Date Published: August 2, 2017
Publisher: Public Library of Science
Author(s): Ziyun Wang, Manabu Niimi, Qianzhi Ding, Zhenming Liu, Ling Wang, Jifeng Zhang, Jun Xu, Jianglin Fan, Ivan Tancevski.
Cholesteryl ester transfer protein (CETP) is a plasma protein that mediates bidirectional transfers of cholesteryl esters and triglycerides between low-density lipoproteins and high-density lipoproteins (HDL). Because low levels of plasma CETP are associated with increased plasma HDL-cholesterol, therapeutic inhibition of CETP activity is considered an attractive strategy for elevating plasma HDL-cholesterol, thereby hoping to reduce the risk of cardiovascular disease. Interestingly, only a few laboratory animals, such as rabbits, guinea pigs, and hamsters, have plasma CETP activity, whereas mice and rats do not. It is not known whether all CETPs in these laboratory animals are functionally similar to human CETP. In the current study, we compared plasma CETP activity and characterized the plasma lipoprotein profiles of these animals. Furthermore, we studied the three CETP molecular structures, physicochemical characteristics, and binding properties with known CETP inhibitors in silico. Our results showed that rabbits exhibited higher CETP activity than guinea pigs and hamsters, while these animals had different lipoprotein profiles. CETP inhibitors can inhibit rabbit and hamster CETP activity in a similar manner to human CETP. Analysis of CETP molecules in silico revealed that rabbit and hamster CETP showed many features that are similar to human CETP. These results provide novel insights into understanding CETP functions and molecular properties.
Cholesteryl ester transfer protein (CETP) is a hydrophobic glycoprotein synthesized mainly in the liver and circulates in plasma in association with HDL. CETP transports cholesteryl esters from HDLs to apolipoprotein (apo)-B containing particles, therefore playing an important role in the metabolism of lipoproteins and the reverse cholesterol transport from the peripheral tissues to the liver. Patients genetically deficient in the CETP gene showed low or no CETP activity along with hyper-HDL-cholesterolemia. Furthermore, it has been known that high levels of plasma HDL-C are inversely associated with low risk of coronary heart disease (CHD); thus, elevation of plasma HDL-C levels through inhibition of CETP was also considered an alternative therapy to treat CHD. This notion was initially supported by the finding that therapeutic inhibition of CETP (such as CETP antisense, vaccine, or inhibitors) in experimental animals led to the elevation of plasma HDL-C and the reduction of atherosclerosis[5–9]. However, in human clinical trials, three CETP inhibitors either failed due to excess death (torcetrapib) or were terminated due to insufficient efficacy (dalcetrapib and evacetrapib)[10–12]. Currently, only anacetrapib is still under testing in a Phase III clinical trial. Because it is still controversial regarding whether CETP inhibition is beneficial for the treatment of CHD, there is a need to examine the pathophysiological functions of CETP using experimental animals. Human CETP and its interactions with CETP inhibitors have been extensively investigated[16–18]. Interestingly, in addition to humans and other primates, only a few laboratory animals, such as rabbits, guinea pigs, and hamsters, exhibit detectable plasma CETP activity, whereas rodents (mice and rats) do not have endogenous CETP genes. To study pathophysiological roles of CETP in lipid metabolism and atherosclerosis, it is essential to use appropriate animal models with plasma CETP activity. In fact, it is not known whether CETP-possessing mammals have CETP functions similar to those of human CETP. To examine this question, we performed the current study in an attempt to (1) construct three CETP 3-D molecule structures by homology in silico and examine possible pockets of these CETP models; (2) compare their CETP activity along with characterization of the plasma lipoprotein profiles; and (3) examine CETP interactions with known inhibitors. Our results indicate that rabbit and hamster CETP but not guinea pig CETP is similar to human CETP in terms of activity and inhibitor interactions.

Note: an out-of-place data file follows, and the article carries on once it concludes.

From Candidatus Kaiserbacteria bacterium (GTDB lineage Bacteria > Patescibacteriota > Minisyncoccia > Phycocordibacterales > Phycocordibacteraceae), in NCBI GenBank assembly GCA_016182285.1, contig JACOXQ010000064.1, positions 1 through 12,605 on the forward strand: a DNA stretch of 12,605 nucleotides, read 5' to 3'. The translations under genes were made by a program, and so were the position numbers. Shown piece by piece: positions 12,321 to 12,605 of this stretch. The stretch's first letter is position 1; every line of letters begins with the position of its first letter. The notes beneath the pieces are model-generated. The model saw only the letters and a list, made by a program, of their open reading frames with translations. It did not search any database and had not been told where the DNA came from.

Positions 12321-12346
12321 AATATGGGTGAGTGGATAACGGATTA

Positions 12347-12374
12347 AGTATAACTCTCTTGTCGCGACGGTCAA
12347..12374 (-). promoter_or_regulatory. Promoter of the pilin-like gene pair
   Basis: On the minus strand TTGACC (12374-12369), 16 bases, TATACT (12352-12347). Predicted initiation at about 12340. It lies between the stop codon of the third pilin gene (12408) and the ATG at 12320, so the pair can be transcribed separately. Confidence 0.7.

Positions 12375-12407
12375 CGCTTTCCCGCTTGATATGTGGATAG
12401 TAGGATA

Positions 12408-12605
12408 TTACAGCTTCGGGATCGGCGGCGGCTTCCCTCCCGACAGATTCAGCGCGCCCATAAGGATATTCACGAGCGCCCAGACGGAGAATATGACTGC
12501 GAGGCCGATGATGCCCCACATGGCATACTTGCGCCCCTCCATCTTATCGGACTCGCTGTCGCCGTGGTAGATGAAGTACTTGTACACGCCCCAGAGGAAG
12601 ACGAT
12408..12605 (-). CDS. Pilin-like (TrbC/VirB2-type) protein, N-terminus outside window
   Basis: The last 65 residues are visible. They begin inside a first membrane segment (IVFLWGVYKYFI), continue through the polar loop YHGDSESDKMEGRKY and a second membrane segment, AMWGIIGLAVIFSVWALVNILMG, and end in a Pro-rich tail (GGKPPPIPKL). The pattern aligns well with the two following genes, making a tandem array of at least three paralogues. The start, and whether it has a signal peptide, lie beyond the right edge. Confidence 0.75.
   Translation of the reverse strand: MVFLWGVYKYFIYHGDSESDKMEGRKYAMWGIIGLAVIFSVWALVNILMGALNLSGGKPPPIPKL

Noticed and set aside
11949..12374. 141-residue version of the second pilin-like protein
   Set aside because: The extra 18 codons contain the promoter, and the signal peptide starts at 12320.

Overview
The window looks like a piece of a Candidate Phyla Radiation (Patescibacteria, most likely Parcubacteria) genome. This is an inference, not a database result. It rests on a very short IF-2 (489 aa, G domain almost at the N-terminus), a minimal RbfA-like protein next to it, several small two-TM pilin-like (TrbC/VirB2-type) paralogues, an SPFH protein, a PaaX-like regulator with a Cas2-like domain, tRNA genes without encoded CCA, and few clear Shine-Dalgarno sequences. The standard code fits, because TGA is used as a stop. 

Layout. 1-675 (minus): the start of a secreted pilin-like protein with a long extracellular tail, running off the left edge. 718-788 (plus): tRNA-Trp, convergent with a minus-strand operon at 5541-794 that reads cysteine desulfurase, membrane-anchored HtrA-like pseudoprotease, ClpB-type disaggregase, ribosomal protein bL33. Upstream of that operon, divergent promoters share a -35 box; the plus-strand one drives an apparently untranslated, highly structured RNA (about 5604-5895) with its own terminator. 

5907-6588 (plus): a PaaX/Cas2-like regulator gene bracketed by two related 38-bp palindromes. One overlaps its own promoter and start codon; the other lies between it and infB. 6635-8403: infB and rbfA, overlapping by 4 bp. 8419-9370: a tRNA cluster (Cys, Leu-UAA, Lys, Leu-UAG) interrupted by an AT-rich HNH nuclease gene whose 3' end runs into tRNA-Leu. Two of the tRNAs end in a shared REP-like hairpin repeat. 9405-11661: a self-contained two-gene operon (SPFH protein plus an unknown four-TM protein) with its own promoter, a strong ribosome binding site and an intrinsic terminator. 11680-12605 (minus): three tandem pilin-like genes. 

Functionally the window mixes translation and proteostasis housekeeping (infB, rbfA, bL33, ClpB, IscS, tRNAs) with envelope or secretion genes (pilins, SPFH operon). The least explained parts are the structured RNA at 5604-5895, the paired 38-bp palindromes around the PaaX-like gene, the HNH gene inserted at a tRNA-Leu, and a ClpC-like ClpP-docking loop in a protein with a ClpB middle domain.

We first constructed an evolutionary tree of eight species that have CETP genes based on a search of GenBank (Fig 1). Among five non-primates, rabbit CETP is the closest to that of primates. We focused on three commonly-used laboratory animals (rabbits, guinea pigs, and hamsters) regarding the CETP gene and protein sequence and compared their similarities with human CETP. CETP proteins in all species are 53 kDa in size, but the rabbit CETP sequence is slightly more identical to human CETP compared with guinea pig and hamster CETP, as summarized in Table 1.
In the current study, we characterized three CETP-possessing laboratory animals regarding their CETP activity, lipoprotein profiles, and CETP interactions with four known inhibitors. Although all of these animals are considered useful for the study of lipoprotein metabolism and atherosclerosis, it has not been defined whether their CETP is similar in terms of the molecular structures and interactions with the inhibitors. Biochemical analysis of plasma lipoproteins along with molecular analysis of the CETP structure and interactions with CETP inhibitors suggest that rabbits and hamsters are appropriate models for investigating CETP functions since they show similar lipoprotein profiles and CETP functions.